“The upbringing of the mountain boy requires special notice,” Otis Rice observes in The Hatfields and the McCoys. “He often grew up untempered by strong parental or social discipline and with ‘neither training nor example in self-control.’ Sometimes his father, in furious temper, whipped him, and at times his exasperated mother carried out an oft-made threat to ‘wear him out with a hickory,’ but most of the time he remained free to follow his own impulses.”

The Bennetts boys, meanwhile, grew up fatherless. “I had every intention of living a simple life,” Mags remarks to Raylan Givens. “Raising my boys, keeping house. Then Purvis got killed and I accepted this role. Did what I had to do for my family.” Despite such noble intentions, Coover and Dickie Bennett still developed socially in much the same fashion as Randolph McCoy and Devil Anse Hatfield and other children born in pre-Civil War Kentucky. While they did not have a father with a “furious temper” who “whipped them,” their mother dispensed her own brand of tough love nonetheless. During season two, for instance, Mags Bennett takes a hammer and beats the left hand of Coover after he defies one of her edicts. “I’m saving your gun hand,” she tells him. “Cross me again and I will leave you nothing.”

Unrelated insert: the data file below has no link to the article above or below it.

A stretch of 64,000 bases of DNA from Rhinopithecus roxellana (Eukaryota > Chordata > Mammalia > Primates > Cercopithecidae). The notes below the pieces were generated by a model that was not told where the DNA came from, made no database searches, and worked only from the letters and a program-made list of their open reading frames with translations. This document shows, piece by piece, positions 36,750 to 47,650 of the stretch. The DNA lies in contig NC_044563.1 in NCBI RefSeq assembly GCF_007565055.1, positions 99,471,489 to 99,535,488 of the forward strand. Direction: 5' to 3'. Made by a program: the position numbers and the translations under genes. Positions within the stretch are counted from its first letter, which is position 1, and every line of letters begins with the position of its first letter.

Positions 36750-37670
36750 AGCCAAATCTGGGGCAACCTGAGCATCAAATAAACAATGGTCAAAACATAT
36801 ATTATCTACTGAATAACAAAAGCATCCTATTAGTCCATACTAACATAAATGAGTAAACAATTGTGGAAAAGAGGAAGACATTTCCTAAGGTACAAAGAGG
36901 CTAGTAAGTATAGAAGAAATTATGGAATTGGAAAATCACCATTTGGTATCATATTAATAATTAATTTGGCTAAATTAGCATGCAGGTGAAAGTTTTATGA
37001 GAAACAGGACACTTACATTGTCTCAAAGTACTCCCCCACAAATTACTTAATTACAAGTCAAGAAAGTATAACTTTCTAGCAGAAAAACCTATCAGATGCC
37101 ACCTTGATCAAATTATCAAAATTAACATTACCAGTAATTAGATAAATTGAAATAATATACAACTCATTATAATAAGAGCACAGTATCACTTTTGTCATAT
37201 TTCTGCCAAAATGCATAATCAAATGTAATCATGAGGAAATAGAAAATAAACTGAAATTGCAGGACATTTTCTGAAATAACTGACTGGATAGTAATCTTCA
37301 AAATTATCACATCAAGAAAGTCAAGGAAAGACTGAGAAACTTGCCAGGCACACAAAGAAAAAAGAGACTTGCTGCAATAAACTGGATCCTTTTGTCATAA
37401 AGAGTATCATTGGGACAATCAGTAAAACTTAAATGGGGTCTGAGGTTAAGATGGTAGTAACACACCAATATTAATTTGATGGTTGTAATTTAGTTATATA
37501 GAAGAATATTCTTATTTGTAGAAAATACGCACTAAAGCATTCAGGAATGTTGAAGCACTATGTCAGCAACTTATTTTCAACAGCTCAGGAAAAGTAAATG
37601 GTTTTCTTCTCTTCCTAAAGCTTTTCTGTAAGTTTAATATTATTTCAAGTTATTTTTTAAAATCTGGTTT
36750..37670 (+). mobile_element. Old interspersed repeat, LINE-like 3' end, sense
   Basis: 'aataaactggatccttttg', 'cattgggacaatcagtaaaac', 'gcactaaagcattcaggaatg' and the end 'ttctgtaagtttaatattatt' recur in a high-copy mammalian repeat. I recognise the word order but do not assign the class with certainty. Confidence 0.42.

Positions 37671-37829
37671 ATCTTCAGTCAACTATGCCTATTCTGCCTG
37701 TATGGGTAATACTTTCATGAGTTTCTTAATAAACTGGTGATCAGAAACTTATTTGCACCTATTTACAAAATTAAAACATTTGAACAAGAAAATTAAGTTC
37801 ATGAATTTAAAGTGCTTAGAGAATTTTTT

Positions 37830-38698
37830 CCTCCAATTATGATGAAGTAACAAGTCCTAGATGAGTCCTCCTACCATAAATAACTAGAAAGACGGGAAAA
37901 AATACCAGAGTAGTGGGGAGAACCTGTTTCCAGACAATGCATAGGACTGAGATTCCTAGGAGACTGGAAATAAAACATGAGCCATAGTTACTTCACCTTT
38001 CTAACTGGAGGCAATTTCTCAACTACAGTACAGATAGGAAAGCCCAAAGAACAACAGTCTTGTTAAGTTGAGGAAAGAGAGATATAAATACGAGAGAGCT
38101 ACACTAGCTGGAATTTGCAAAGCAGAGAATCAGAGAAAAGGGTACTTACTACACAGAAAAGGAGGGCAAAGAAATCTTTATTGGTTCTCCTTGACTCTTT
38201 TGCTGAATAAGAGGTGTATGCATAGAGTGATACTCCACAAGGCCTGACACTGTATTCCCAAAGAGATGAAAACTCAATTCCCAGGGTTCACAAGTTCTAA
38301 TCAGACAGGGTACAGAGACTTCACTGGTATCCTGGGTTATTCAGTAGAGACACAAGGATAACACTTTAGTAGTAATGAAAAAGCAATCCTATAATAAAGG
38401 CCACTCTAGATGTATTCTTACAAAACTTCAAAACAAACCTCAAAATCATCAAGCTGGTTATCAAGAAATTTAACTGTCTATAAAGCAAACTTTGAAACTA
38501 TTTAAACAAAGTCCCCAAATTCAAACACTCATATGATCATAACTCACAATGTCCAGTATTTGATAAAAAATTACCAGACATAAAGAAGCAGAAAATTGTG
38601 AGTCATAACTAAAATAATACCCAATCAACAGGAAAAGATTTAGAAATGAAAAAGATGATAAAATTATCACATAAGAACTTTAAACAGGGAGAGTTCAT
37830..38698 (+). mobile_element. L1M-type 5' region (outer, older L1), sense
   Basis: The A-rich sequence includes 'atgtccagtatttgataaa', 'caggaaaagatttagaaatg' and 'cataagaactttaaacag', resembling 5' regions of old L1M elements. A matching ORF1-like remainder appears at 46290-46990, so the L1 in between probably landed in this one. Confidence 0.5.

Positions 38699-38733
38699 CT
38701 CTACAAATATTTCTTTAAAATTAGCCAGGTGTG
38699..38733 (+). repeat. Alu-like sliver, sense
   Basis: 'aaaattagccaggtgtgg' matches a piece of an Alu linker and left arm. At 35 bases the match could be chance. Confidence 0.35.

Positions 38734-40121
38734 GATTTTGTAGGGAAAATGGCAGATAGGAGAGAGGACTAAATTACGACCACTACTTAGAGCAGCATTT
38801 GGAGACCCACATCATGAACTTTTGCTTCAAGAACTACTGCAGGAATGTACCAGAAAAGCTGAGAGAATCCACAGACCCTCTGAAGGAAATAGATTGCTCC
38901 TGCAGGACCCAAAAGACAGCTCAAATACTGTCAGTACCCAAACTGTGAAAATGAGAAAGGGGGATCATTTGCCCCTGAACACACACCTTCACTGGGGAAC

It is neither Mags Bennett nor Arlo Givens who resurrects the feud between the two families on Justified but their wayward sons instead. Raylan Givens reignites the animosity when he shoots Coover in order to protect a 14-year-old girl whose father had been murdered by the Bennett clan. While Mags makes an agreement with Raylan’s Aunt Helen to not seek revenge, Dickie find the arrangement unacceptable. “Do I need to remind us that a Givens murdered a Bennett here?” he incredulously asks. Dickie later escalates the conflict when he shoots and kills Aunt Helen, causing Raylan Givens in turn to be the one to now seek vengeance. “This is who we are,” the US Marshal tells Dickie after dragging him into the woods in order to execute him. “This is who we’ve always been. Givens, Bennetts, going on what? Nearly a 100 years now. And this is how it ends.” Raylan, however, ultimately backs down and allows Dickie to live.